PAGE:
THE HEALTH INITIATIVE, a pact between the 19 international editors of Vogue to encourage a healthier approach to body image within the industry, is unveiled today in the June issue of Vogue.
"As one of the fashion industry’s most powerful voices, Vogue has a unique opportunity to engage with relevant issues where we feel we can make a difference," editor Alexandra Shulman explains in her editor’s letter, adding that the Initiative will "build on the successful work that the Council of Fashion Designers of America with the support of American Vogue in the US and the British Fashion Council in the UK have already begun to encourage a healthier approach to body image within the industry".
In line with the Health Initiative, the international issues of Vogue jointly pledge - among other things - to “work with models who, in our view, are healthy and help to promote a healthy body image” and to “be ambassadors for the message of healthy body image”.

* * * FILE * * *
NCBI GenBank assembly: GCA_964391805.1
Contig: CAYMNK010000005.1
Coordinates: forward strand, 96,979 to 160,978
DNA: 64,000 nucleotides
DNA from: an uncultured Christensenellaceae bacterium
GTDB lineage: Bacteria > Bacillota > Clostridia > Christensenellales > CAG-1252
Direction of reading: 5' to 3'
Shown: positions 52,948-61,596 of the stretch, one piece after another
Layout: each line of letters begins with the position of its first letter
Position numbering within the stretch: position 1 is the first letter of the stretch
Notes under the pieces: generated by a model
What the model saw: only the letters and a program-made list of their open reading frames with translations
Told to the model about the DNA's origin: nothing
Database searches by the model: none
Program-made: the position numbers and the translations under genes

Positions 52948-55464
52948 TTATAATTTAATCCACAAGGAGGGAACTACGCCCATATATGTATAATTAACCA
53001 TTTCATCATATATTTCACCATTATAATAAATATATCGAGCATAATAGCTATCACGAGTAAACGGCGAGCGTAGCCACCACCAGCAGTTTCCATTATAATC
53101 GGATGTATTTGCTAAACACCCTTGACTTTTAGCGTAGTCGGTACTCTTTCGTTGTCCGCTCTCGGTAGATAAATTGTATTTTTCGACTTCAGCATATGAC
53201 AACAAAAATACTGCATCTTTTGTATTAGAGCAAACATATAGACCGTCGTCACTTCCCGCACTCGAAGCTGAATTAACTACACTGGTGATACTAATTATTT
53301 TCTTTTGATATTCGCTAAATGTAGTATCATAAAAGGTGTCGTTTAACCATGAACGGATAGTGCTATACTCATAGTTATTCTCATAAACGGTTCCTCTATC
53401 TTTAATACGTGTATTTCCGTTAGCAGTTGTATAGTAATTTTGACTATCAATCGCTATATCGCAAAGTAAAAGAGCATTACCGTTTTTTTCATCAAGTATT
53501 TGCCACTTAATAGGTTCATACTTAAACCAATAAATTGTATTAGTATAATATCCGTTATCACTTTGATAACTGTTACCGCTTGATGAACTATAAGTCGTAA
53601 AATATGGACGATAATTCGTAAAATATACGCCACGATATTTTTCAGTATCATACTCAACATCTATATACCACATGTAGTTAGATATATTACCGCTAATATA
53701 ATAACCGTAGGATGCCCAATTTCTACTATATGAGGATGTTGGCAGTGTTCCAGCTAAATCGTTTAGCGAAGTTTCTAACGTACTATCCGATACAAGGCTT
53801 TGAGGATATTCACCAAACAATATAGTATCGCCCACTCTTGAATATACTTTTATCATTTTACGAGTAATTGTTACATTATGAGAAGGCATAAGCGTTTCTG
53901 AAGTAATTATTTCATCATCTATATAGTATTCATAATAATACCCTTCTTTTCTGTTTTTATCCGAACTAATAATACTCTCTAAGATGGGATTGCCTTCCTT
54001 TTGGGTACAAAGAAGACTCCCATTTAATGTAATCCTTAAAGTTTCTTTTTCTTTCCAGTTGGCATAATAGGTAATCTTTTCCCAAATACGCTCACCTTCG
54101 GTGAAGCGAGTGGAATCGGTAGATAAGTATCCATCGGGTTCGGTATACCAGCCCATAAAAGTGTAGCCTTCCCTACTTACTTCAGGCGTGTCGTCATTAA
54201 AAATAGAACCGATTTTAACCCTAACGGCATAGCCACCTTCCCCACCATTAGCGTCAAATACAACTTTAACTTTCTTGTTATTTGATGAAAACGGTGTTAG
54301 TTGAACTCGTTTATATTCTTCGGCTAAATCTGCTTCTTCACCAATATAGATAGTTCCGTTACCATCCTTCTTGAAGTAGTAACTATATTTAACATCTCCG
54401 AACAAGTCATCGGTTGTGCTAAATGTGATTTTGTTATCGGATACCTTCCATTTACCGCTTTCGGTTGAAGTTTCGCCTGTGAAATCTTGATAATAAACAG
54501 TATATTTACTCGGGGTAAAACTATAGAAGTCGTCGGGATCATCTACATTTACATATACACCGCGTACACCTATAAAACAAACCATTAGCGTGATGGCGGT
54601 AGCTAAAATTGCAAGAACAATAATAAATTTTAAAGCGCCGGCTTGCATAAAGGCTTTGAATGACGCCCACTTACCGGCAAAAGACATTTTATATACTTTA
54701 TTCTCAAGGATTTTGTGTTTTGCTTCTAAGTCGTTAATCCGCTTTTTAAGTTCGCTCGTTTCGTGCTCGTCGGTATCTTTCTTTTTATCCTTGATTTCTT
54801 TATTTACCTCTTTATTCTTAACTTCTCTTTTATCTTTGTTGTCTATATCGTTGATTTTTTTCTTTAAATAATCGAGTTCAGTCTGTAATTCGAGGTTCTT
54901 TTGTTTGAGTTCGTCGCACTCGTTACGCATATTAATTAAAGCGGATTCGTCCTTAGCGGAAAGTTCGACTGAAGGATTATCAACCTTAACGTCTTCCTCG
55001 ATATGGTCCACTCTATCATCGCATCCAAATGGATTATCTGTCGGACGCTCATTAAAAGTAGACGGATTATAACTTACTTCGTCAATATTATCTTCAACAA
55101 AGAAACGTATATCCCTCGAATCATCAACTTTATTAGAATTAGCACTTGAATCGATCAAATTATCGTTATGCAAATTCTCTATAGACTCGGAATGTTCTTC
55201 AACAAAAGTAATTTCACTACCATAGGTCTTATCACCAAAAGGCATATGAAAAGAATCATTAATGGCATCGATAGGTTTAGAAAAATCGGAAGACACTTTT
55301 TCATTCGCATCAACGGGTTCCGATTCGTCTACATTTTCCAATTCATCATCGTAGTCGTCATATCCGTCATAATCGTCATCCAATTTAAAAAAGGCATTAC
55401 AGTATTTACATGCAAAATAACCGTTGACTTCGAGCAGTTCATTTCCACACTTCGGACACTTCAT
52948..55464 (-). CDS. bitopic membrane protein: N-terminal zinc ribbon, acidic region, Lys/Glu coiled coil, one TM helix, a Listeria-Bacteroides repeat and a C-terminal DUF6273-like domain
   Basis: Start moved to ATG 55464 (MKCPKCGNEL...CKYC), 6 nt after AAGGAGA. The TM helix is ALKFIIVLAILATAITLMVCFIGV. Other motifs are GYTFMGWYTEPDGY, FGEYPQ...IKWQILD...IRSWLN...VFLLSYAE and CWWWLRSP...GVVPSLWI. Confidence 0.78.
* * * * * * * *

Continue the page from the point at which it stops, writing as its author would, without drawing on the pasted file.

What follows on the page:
Among the points that form the pact are that the editors will not knowingly work with models under 16 or who appear to have an eating disorder; that they will ask casting directors not to knowingly send underage models to their magazines; they will help structure mentoring programs so that more mature models can advise their younger counterparts; they will encourage designers to “consider the consequences of unrealistically small sample sizes,” and that they will encourage show producers to create healthy backstage working environments for models.
The new initiative builds on the steps that the Council of Fashion Designers of America and U.S. Vogue have taken, such as the launch of a mentor program for models in 2011, and those of the British Fashion Council and British Vogue, such as the launch of the BFC’s Model Health Inquiry in 2007 and the establishment of a model advisory panel, a meeting of casting directors, stylists and booking editors to discuss model welfare.
Rag trade blog Fashionista reports that Vogue's stealth website, currently under development for a December launch, will feature a digital version of every single number published since Arthur Baldwin Turnure started the magazine in the late 19th century.